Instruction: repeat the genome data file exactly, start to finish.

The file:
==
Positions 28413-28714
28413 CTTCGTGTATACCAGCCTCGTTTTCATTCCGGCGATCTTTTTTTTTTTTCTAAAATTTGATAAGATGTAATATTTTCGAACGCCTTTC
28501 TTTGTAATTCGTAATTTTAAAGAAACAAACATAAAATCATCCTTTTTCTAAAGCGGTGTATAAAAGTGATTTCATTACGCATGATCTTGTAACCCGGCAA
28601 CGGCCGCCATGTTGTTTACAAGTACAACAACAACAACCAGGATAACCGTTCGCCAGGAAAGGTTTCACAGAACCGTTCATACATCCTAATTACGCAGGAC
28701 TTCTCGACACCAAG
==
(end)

Positions 28413-28714
28413 CTTCGTGTATACCAGCCTCGTTTTCATTCCGGCGATCTTTTTTTTTTTTCTAAAATTTGATAAGATGTAATATTTTCGAACGCCTTTC
28501 TTTGTAATTCGTAATTTTAAAGAAACAAACATAAAATCATCCTTTTTCTAAAGCGGTGTATAAAAGTGATTTCATTACGCATGATCTTGTAACCCGGCAA
28601 CGGCCGCCATGTTGTTTACAAGTACAACAACAACAACCAGGATAACCGTTCGCCAGGAAAGGTTTCACAGAACCGTTCATACATCCTAATTACGCAGGAC
28701 TTCTCGACACCAAG